Photo provided by: 
Elyse Rethlake

Admonish One Another

Three people passing blessings forward 

From BASILICA Magazine Fall 2016, The Spiritual Works of Mercy—Practicing mercy in our lives

We are often told “be the best you can be.” But can we go it alone and be the best possible person? Scripture calls us to admonish one another, yet hold each other up. Bob Christenson and David Erb have been busy doing just that. Since playing high school football and hockey together, Bob and Dave have been friends, but not continuously connected. Interestingly, it was through some suffering that they came back together. Now they use the blessings they received to pass it forward.

Bob and Dave attended Highland Park Catholic School in St. Paul; they became fast friends, playing sports including football and hockey. Dave states their parents were friends and basically interchangeable. Both of the mothers were church-going, rosary-praying women. Bob will tell you his success can be tied directly to his parents, his father, a teacher, and his mother who partnered in raising the 11 children, instilling the importance of a faith-filled life with gifts of hope, centered in love. His father studied with him nightly making sure he could pass high school. With his dad’s encouragement, Bob overcome the struggles of dyslexia long before it was a diagnosed condition. Through hard work and parental support, he got into college and eventually medical school. When Bob speaks of his wife, he says he would not be here if not for her. After retiring from a wonderful career, Bob wanted to pass on the blessings he received. He chose to become a volunteer at The Basilica’s Outreach Program.

Dave’s story takes him to college and 18 years in the Army Reserves. He worked as an Engineering Manager at Lockheed Martin before retiring. After retirement he decided to head home to Minnesota. He will tell you his life had turned into a wreck; he drank hard, stumbling back, barely able to carry his luggage.

The story between the two friends is a journey through recovery. Thirty eight years ago Bob Christenson found it. Six years ago he helped Dave embark on his path to sobriety. Dave will tell you that Bob saved his life; that was the beginning of a strong bond, rooted in the past with a focus on the future, a reconnection that would help others. When asked, they will tell you their friendship is built on history, but mutual respect is what helps keep it centered. Bob and Dave have nothing to hide from each other. That means there’s been a time or two when one had to get in the other’s face; calling him out to be the best he can be.
Dave was on the way to the liquor store when Bob and a few others called him to a lunch meeting. They sternly told him it was time; time to get his life in order. Dave says it was a unbelievable miracle that he never made it to the liquor store that day and has not had another drink. Life isn’t always smooth in recovery. There have been bumps in the road for Bob. But then he remembers to slow down. Sometimes while driving his car! But typically to remind himself he doesn’t always have to be first. He works on being present, focusing on his emotional sobriety, whichhelps maintain his chemical sobriety.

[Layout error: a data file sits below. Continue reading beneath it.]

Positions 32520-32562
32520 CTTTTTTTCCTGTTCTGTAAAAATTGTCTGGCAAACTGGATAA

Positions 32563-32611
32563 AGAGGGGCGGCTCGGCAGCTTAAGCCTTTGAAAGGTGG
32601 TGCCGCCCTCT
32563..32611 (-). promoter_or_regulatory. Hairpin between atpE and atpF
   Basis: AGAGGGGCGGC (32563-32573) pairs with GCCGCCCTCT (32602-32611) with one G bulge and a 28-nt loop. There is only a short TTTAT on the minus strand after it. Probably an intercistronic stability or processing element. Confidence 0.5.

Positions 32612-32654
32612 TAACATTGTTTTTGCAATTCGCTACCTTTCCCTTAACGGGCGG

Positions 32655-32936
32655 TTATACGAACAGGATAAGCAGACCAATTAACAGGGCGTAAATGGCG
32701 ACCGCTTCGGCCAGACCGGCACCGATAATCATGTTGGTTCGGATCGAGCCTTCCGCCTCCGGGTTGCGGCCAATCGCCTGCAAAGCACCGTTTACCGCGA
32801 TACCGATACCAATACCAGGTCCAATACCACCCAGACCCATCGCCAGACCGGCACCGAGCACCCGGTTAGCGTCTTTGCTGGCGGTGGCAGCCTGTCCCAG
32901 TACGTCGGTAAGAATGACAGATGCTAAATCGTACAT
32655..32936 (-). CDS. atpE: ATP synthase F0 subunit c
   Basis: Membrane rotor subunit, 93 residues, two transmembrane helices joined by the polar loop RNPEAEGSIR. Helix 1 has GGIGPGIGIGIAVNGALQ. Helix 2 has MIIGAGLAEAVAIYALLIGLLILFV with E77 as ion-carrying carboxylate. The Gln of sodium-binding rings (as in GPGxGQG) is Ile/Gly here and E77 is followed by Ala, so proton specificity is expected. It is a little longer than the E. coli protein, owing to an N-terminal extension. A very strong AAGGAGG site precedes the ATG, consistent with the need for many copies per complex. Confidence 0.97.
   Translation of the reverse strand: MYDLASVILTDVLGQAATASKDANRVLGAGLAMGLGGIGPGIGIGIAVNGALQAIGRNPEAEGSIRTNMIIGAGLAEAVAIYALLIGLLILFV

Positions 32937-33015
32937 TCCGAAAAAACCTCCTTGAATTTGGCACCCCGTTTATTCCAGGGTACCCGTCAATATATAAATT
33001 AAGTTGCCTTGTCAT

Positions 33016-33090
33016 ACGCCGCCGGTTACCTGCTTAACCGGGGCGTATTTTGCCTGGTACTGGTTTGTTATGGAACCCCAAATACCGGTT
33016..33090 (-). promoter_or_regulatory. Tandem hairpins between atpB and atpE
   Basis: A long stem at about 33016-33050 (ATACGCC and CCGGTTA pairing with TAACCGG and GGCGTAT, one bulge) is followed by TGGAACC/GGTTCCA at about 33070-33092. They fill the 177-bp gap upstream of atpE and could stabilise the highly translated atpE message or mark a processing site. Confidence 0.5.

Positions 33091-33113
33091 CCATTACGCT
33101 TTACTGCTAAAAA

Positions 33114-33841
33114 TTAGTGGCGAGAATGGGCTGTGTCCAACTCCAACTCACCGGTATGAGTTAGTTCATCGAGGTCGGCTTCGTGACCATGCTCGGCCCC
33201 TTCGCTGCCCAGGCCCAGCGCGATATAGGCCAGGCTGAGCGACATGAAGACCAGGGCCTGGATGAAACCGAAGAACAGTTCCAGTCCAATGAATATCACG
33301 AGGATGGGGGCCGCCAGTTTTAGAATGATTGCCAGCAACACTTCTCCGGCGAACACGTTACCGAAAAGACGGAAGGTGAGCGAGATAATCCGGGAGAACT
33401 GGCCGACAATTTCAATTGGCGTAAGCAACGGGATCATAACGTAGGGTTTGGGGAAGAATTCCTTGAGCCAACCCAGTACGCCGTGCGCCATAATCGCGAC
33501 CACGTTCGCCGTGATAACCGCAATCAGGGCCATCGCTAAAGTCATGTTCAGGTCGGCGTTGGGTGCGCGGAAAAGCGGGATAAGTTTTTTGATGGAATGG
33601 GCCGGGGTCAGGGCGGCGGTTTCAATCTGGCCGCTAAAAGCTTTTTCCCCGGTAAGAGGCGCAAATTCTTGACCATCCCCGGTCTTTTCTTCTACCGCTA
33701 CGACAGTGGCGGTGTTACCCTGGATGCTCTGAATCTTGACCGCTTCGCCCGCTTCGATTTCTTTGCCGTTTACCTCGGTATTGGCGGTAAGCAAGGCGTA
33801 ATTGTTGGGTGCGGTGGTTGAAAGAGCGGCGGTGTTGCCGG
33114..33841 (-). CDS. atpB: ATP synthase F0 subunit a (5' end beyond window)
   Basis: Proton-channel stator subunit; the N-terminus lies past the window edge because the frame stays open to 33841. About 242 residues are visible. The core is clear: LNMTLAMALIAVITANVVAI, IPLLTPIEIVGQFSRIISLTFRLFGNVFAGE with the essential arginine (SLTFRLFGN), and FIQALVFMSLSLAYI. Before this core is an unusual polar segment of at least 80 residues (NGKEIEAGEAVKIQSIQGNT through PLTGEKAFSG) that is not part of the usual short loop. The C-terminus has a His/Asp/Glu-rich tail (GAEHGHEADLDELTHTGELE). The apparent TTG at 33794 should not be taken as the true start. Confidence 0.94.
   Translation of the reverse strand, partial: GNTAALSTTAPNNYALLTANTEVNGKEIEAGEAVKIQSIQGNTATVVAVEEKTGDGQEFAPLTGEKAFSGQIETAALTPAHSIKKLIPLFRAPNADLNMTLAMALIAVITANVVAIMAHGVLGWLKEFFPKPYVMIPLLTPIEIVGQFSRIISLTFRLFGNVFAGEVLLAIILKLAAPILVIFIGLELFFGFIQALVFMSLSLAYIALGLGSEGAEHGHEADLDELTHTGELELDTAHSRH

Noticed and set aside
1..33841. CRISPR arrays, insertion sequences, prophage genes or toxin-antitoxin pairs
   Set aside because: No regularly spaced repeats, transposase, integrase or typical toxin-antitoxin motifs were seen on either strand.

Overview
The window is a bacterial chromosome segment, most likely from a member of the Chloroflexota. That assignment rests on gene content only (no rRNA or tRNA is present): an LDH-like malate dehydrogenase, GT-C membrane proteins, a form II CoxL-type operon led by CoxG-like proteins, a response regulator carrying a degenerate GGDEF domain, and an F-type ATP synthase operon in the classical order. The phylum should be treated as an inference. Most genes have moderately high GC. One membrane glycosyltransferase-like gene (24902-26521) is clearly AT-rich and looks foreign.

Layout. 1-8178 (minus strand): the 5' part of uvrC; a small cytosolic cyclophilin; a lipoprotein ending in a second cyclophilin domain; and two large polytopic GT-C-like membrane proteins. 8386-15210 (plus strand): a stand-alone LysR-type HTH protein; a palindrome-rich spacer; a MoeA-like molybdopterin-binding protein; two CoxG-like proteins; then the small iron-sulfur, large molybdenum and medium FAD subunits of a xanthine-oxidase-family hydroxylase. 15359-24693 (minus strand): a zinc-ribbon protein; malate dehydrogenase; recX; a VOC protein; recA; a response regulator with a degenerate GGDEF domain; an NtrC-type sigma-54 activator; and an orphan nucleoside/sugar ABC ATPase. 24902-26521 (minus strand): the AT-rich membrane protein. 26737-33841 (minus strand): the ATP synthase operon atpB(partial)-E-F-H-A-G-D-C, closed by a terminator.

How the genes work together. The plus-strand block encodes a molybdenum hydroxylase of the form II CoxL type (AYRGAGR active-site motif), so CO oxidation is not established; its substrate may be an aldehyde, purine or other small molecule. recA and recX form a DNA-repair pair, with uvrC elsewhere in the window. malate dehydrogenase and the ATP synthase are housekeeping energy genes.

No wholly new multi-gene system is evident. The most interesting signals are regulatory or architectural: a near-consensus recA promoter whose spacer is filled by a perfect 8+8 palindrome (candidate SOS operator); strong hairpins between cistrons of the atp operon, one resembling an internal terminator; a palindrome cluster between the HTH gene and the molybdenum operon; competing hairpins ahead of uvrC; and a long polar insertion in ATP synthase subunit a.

It wasn’t enough for Bob and Dave to help each other. They felt the need to help others and have done so through the Outreach Program at The Basilica. As they worked on their recovery and their outreach they have encountered others with similar struggles. One of those people was Brenda Winder. Brenda was in recovery after being homeless, a drug and alcohol abuser estranged from her family.

With the help of the gentlemen, Brenda joined the Next Step program. With a bit more than a gentle push from many people including Mary Beth Chapel from Next Step, Brenda eventually agreed to become a volunteer. Early on she helped set up for the Thursday morning Outreach meetings. Later on, Brenda was trained as an advocate for the homeless. Brenda connects with others by sharing her past, which helps participants in the program.

All three can tell you what Proverbs 11:25 says, “Whoever brings blessings will be enriched and one who waters will himself be watered.” The blessings they have received are countless. Brenda is no longer homeless, she has advanced her education at MCTC and most importantly she has reconnected with her family. Brenda proudly states she is a grandmother who cherishes time she spends with her grandchildren.

Brenda gives credit to Bob and Dave. She says the two don’t mince words when it comes time to admonish. They praise her progress and also let her know when she needs to improve. She appreciates their honesty and continues to do more than just agree to disagree. She takes action when they let her know it’s best. She also gives credit to Mary Beth for keeping her on the right path.

The key to the success for all seems to be community. Without support and encouragement from others along the way, the walk would be more difficult. Walking a difficult journey with someone beside you can make each step more bearable. Knowing others are pulling for you helps keep things in perspective.

Brenda will tell you that Dave and Bob let her know she was worth it. She says she now has hope and that is a wonderful thing. Dave is proud to say that he was able to tell his mother he had come back to the Church and quit drinking before she passed a few years ago. They will all tell you it is blessings that each one of them get from the other. Blessings Repeated. 


Judy Ring is a wife, mother, grandmother, and volunteer who works at Xcel Energy as an Account Manager. She is a member of the finance committee and Spiritual Gifts Team at The Basilica.


Basilica Magazine Fall 2016